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Date: October 12th 1917
Ludlow Weeks

October 12 1917

Dear Mother:-

Well I've left Scotland and am in London now. Tomorrow night I will return to camp. The six days certainly have gone quickly.

Yesterday morning I was to the National gallery of Scotland and saw some wonderful paintings and sculptures. I wished you were there with me as you take such an interest to those things.

In the afternoon I went to the moving Pictures. They advertised "Current Events" and we went with the hope of seeing some pictures from Canada, but we were disappointed.

Last night we left Edinburgh at 9.40 P.M and arrived in London at 7. AM this morning. We immediately came out to the Maple Leaf Club at Marble Arch and secured a bed when we went up to St.Paul's Cathedral. It is most wonderful inside with great stone tombs of great men. After going all thru it we went up to the dome and the "Whispering Gallery". This is very wonderful. The dome is about 100 feet in diameter and the bunch of us walked around to the opposite side and placed our ears against the wall. The man opposite us on the other side of the dome then told us the history of the church in a whisper and away around on the other side of the dome it sounded as loud and clear as if he were speaking directly to our faces.

After lunch we went to Westminster abbey and went all thru it and saw the tombs of kings as far back as the 11th and 12th Centuries. The tombs were old and magnificently carved. In one part of the abbey dating, I think, to the 12th century was some very beautiful carving, although it was more or less worn away by the time I saw the tomb in which the Little Princes were buried also the tomb of their murderer & uncle.

We next went out to the Tower of London. I have some post-cards of it that I will send you later.

The first place we visited was the Bloody Tower. I was in the very room in which the little Princes were murdered and in which the Earl of Stratford and Archbishop Laud were confined in prior to execution. There were inscriptions on the wall made by its prisoners.

We next went to the Regalia. Here behind bars was the whole crown Jewels. It was a wonderful sight. They were lighted with electricity and everything was solid gold. One of the attendants told me it was worth about thirty million pounds sterling. There were the Royal crown Sceptre, swords of state, maces and table utensils all most richly adorned with jewels. It was a sight that will not be easily forgotten.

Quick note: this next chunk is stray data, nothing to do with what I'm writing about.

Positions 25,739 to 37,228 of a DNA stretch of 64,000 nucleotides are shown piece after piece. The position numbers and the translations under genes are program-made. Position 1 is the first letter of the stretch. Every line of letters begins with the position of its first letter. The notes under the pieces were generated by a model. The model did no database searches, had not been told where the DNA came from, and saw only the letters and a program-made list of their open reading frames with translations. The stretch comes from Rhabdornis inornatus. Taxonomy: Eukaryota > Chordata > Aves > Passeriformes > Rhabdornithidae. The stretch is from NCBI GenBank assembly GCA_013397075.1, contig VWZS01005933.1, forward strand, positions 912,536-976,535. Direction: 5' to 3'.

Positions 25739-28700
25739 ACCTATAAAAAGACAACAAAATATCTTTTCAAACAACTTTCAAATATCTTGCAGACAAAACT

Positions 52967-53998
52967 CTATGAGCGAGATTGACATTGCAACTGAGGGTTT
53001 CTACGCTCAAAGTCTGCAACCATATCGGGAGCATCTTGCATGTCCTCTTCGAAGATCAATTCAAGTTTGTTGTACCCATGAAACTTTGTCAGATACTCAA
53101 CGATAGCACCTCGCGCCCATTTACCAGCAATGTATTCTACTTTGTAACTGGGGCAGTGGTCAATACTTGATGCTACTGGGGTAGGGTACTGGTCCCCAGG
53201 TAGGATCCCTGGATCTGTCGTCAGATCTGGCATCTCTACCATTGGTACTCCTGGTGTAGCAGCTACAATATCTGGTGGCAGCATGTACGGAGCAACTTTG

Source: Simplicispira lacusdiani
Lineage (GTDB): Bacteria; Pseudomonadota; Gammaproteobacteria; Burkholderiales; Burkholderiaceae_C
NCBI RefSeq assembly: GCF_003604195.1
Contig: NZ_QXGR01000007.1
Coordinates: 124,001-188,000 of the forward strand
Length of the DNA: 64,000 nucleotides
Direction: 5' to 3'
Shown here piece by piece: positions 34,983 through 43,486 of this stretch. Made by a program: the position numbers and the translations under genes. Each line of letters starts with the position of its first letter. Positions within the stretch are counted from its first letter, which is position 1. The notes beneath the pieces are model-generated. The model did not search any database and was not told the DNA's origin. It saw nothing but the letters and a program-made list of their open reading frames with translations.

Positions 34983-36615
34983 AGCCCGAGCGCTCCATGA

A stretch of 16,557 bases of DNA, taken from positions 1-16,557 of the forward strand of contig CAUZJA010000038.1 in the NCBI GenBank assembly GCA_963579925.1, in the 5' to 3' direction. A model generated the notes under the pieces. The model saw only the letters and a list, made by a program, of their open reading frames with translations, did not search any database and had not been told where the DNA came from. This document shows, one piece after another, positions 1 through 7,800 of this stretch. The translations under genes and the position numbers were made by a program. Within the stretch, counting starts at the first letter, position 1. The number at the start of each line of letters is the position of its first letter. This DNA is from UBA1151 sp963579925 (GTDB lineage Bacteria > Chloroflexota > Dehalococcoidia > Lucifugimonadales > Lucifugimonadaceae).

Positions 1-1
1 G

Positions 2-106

Next we went to the White Tower. This is mostly an armory where we saw arms and armor dating from the Anglo Saxon period down to the present day. I saw Lord Kicheners sword also an appeal for more men written and signed by him. I saw the cloak which Lord Wolfe wore when he was killed before Quebec. Also a uniform worn by the Duke of Wellington. There also was exhibited the gun carriage which bore the body of King Edward VII at his funeral. I was in St.Johns Chapel which is very old. The White Tower itself is a thousand years old. In another room was exhibited the block and axe with which Lord Lovet was executed in the 16th Century, the very cut still showing in the block. Out in the courtyard we saw the spot where Anne Boleyn, Lady Jane Grey and several other noted persons were beheaded. We were also at the dungeon in which Sir Walter Raleigh was imprisoned for 12 years. We also visited Beauchamp Tower and saw many interesting inscriptions cut in the way.

Tomorrow we intend visiting the House of Commons as it is open to the public tomorrow.

Oh yes, I almost forgot, the last night I was in Edinburgh I was to see John Knox house and the house in which Oliver Cromwell lived. They are bother preserved in their original state.

Well Mother, I must close now. I certainly wish you were here to see all these things with me, but after the war we'll come and see them again, won't we.

Your Loving son

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